In the wake of the liquidation of Carillion, the administration of House of Fraser and a number of high profile CVAs, the Government has announced a number of proposed reforms to the current corporate insolvency and corporate governance frameworks which contain the most significant changes since the 2002 Enterprise Act.
The aim of the reforms is to ensure that companies are given every possible opportunity to be restructured while also ensuring that, where a company is not viable, those in charge of the company act properly and fully discharge their responsibilities. The rights of the distressed company must be adequately balanced against the rights of its creditors and other stakeholders.
The proposed reforms include the introduction of a 28 day moratorium giving viable but financially distressed companies ‘breathing space’ and allowing them to instigate restructuring measures or seek new investment. The company’s directors would remain in control with the support of a supervising Monitor, likely to be an Insolvency Practitioner.
During the period in which the moratorium is in operation, creditors will be prevented from taking action against the company. Crucially, secured creditors may feel the greatest impact as, not only would they be unable to take enforcement action during this period, but in many cases, the costs incurred during the moratorium will be met by assets that would otherwise fall within the scope of their security. The proposed benefit for all creditors, however, is that early intervention is likely to enhance the prospects of meaningful recovery, leaving the company in a better financial state than would be the case without a moratorium.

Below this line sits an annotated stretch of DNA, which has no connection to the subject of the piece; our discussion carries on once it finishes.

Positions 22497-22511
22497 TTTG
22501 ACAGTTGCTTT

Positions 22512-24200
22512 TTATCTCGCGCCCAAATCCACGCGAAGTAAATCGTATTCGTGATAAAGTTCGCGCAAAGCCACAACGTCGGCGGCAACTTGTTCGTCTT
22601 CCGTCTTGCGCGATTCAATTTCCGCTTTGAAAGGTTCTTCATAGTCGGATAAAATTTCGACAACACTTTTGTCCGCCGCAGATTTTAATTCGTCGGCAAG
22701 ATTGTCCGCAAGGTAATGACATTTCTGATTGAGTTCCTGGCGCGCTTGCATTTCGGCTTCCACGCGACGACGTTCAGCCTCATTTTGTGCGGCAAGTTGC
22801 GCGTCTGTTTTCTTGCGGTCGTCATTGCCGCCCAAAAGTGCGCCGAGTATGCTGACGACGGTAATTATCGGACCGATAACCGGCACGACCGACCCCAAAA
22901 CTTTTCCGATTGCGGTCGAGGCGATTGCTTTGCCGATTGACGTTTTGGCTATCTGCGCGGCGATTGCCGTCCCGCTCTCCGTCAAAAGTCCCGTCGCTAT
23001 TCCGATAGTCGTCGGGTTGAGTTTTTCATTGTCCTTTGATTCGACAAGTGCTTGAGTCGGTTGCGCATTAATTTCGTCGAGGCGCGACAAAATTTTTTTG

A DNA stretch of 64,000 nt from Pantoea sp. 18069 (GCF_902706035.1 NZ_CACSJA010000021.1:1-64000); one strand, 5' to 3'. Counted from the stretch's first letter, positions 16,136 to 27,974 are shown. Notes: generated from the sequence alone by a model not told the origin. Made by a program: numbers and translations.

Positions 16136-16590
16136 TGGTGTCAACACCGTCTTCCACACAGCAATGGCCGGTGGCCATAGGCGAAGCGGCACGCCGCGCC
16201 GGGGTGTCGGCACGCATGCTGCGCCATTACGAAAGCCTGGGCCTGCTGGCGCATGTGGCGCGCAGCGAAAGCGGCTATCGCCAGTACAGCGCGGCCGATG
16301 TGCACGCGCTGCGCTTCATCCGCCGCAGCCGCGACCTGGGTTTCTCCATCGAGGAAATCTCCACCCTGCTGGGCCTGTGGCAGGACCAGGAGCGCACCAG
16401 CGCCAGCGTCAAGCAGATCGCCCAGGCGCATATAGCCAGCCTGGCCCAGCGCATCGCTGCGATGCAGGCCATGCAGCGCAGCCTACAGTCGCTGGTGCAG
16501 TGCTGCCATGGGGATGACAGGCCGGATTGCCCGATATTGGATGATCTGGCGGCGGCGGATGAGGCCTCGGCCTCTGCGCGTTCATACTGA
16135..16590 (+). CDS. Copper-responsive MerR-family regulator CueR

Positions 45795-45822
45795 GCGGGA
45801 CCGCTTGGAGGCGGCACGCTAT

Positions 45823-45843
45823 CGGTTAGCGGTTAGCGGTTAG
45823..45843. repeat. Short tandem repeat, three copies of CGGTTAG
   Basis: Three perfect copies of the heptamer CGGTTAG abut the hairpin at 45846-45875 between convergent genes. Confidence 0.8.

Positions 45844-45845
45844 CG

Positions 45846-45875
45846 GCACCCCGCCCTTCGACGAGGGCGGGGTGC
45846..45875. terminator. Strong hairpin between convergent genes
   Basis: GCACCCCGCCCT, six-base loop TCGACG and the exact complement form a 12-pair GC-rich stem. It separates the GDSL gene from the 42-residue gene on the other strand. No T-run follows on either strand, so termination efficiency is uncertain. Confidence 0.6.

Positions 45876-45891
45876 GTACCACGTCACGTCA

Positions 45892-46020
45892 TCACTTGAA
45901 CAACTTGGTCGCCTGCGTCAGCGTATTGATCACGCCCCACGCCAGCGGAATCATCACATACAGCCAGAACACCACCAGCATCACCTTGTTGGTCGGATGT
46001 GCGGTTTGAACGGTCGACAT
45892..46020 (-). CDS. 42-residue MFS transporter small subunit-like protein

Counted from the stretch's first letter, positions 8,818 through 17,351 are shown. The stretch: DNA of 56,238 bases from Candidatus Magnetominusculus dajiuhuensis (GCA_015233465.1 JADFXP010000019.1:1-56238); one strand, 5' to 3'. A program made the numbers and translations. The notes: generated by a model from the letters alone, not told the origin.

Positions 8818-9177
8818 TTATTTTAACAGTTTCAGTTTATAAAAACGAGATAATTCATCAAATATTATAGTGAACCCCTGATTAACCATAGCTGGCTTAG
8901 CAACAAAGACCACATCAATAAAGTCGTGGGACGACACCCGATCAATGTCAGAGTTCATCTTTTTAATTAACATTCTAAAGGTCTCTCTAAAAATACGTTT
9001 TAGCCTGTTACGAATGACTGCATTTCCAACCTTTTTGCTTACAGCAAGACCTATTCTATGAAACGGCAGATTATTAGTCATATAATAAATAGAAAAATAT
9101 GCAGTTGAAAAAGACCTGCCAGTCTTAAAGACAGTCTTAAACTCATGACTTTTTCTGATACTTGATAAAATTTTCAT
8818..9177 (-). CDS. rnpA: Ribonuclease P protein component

Also of note for struggling companies and their suppliers, is the proposal that the termination clauses in contracts for supply of goods and services on the grounds triggered by the company’s entry into an insolvency process, will become unenforceable. This may have a significant impact on companies within certain industries and may ultimately increase the restructuring options available.
Other proposed reforms include the introduction of measures to strengthen transparency requirements around group structures and shareholder stewardship, and increased powers of insolvency practitioners in relation to the challenge of schemes designed to extract value from financially distressed companies at the expense of its creditors. Additionally the introduction of the power of the Insolvency Service to investigate directors of dissolved companies in a similar manner to the investigations into the conduct of directors of insolvent entities currently in place have also been proposed.
While the proposed reforms will undoubtedly have an effect on struggling companies and their directors, they are ultimately intended to strengthen the business environment, increase confidence and maintain the reputation of the UK as a fair, transparent and dependable place to do business.
For further information on the proposed reforms, please contact Rachel Foster or James Neill.